Forty years later, Joseph B. Friedman saw that his daughter was having difficulty drinking though a straight straw. He inserted a screw into a straw, wrapped dental floss around the ridges, removed the screw and invented the flexible or "bendy" straw, which he patented in 1937.
The explosion of plastic's popularity in the 1960s and into the '70s spelled the demise of the paper straw. After that, most drinking straw innovations were as much about marketing as function—including the twisty Krazy Straw and the wide straw-and-spoon combo used to drink slushy drinks.
Plastic straws are now ubiquitous. Whether you're ordering a takeout drink, cold coffee beverage, bar cocktail or glass of water in a restaurant, you'll likely get a plastic straw unless you request your drink without it. And you should. As a Treehugger article noted, they don't biodegrade, they're difficult to recycle, they leach toxic chemicals into the ground and they can end up in oceans. Often, they're incinerated, which puts toxins into the air.
Numerous campaigns have sprung up to get people to forgo drinking straws—or at least to use less environmentally damaging alternatives. Some restaurants have stopped automatically putting them in drinks, and others are using compostable straws, but most still offer plastic. International spirits company Bacardi has joined with the Surfrider Foundation for a "no-straw movement" as part of its Good Spirited: Building a Sustainable Future program. Surfrider, which has led campaigns against plastic bags, discarded cigarette butts and other ocean threats, has a "Straws Suck" campaign that encourages businesses to get rid of straws. In doing so, bars, restaurants and stores can save money as well as reduce environmental impacts.
As for alternatives, several companies sell re-usable and biodegradable straws made from metal, glass, bamboo, straw or paper. Some come with cleaning brushes. One company is even making straws from pasta, which can be cooked later!
According to the anti-straw group the Last Plastic Straw, 80 to 90 percent of marine debris is plastic, and as much as 80 percent of that came from plastics discarded on land. Researchers estimate eight million tonnes of plastic garbage enter the oceans from land every year. Plastic straws are among the top 10 litter items picked up during beach cleanups, with thousands picked up every year. Cigarette butts are the most numerous items picked up, with plastic bottles and caps, food wrappers and bags also in the top 10.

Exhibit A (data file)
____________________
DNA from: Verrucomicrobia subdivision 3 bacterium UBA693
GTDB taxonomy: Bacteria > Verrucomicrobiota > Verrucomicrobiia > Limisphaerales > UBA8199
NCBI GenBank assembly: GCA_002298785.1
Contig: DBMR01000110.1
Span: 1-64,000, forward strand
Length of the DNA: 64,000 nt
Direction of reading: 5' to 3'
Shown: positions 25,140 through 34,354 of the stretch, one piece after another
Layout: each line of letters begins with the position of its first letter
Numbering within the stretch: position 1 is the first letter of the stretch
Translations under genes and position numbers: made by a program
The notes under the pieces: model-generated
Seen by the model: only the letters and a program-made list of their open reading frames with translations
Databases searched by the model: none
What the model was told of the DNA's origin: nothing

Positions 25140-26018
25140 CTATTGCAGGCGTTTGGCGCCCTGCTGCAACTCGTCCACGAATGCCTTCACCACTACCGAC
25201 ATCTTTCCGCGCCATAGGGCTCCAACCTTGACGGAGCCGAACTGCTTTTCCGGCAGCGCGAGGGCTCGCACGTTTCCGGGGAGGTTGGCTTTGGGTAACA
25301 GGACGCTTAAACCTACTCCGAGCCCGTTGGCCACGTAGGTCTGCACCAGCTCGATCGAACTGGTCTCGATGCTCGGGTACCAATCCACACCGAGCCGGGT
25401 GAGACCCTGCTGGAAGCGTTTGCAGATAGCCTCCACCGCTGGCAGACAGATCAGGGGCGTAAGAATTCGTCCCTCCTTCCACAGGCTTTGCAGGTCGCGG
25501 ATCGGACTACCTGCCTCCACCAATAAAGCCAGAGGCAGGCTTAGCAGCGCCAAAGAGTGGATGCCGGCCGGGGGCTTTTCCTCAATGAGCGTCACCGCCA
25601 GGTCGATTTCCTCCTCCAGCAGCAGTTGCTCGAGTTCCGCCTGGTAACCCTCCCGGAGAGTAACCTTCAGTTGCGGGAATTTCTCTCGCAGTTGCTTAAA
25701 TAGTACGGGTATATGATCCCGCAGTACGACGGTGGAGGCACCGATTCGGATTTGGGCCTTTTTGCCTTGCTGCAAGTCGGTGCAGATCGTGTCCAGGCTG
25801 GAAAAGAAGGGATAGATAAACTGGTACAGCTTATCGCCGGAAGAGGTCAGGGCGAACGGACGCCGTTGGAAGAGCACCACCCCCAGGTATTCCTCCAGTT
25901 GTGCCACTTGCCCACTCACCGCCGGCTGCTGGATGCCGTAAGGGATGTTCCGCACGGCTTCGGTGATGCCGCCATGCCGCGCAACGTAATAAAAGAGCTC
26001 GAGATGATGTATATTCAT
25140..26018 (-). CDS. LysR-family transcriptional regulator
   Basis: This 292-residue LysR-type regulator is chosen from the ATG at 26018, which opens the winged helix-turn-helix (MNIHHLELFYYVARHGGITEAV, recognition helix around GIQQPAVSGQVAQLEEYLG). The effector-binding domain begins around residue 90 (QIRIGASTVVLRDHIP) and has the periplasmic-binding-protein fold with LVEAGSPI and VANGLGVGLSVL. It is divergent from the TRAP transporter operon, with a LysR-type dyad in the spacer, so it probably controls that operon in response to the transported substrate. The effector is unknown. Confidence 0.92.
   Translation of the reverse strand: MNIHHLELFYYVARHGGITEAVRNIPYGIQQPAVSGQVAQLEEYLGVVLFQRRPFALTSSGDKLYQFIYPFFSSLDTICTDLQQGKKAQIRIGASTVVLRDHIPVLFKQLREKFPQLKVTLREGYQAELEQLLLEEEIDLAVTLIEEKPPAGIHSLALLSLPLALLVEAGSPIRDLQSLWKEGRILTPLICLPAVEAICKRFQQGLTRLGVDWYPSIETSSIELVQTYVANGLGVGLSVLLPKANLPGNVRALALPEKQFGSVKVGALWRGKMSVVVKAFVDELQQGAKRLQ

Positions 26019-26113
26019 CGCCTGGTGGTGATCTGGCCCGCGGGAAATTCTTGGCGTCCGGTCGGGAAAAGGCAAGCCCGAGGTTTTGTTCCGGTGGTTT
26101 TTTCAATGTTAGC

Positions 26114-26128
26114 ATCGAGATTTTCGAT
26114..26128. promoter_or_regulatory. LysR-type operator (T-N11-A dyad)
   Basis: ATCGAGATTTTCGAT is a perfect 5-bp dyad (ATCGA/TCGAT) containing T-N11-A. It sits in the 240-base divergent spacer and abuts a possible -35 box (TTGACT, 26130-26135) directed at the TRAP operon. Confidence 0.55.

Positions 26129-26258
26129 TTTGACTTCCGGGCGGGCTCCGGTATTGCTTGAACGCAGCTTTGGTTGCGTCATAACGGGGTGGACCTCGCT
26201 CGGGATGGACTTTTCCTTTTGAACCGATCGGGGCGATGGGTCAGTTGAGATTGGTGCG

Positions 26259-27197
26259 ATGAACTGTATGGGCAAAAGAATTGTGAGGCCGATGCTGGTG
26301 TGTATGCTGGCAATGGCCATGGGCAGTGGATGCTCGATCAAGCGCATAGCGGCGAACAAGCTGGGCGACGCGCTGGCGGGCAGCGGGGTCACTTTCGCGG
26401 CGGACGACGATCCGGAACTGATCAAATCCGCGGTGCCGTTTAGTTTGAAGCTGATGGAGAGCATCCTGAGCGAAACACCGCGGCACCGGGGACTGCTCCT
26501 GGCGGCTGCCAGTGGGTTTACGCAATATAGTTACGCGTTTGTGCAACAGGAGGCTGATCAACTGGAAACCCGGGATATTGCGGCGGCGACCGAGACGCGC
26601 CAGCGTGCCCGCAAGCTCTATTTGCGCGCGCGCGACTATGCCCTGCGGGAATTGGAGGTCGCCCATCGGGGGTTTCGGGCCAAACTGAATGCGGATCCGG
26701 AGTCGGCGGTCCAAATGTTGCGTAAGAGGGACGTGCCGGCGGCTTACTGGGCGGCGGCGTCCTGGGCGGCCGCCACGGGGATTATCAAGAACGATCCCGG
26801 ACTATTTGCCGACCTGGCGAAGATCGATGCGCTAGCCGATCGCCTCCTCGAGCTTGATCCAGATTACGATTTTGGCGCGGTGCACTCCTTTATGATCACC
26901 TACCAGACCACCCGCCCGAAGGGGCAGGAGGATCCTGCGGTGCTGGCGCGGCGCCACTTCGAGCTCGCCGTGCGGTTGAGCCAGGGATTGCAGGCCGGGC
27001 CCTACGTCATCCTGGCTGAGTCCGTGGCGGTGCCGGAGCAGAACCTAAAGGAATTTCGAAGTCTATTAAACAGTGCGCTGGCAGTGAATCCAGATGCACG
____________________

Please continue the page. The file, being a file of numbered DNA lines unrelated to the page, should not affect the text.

Avoiding plastic straws won't save the oceans or the world on its own, but as we've seen with plastic bags and public smoking, when people start thinking about their habits and making small changes, they can bring about shifts in consciousness that lead to wider societal changes. Ordering your drinks without straws is a small sacrifice but a big step to reducing the amount of plastic we produce and waste. Giving up disposable drink bottles, plastic grocery bags and other unnecessary plastic items, and encouraging businesses to offer alternatives, will also help.
*Note: The 500 million straws a day statistic stated in this article comes from the nonprofit Eco-Cycle. The statistic has been widely used in other media outlets including The New York Times, Reuters, CNN, as well as by the National Park Service. The statistic has received criticism, and in July 2018, the New York Times published a story about the debate, stating that "market research firms put the figure between 170 million and 390 million per day."
Each product featured here has been independently selected by the writer. If you make a purchase using the links included, we may earn commission.
The bright patterns and recognizable designs of Waterlust's activewear aren't just for show. In fact, they're meant to promote the conversation around sustainability and give back to the ocean science and conservation community.
Each design is paired with a research lab, nonprofit, or education organization that has high intellectual merit and the potential to move the needle in its respective field. For each product sold, Waterlust donates 10% of profits to these conservation partners.
Eye-Catching Designs Made from Recycled Plastic Bottles
waterlust.com / @abamabam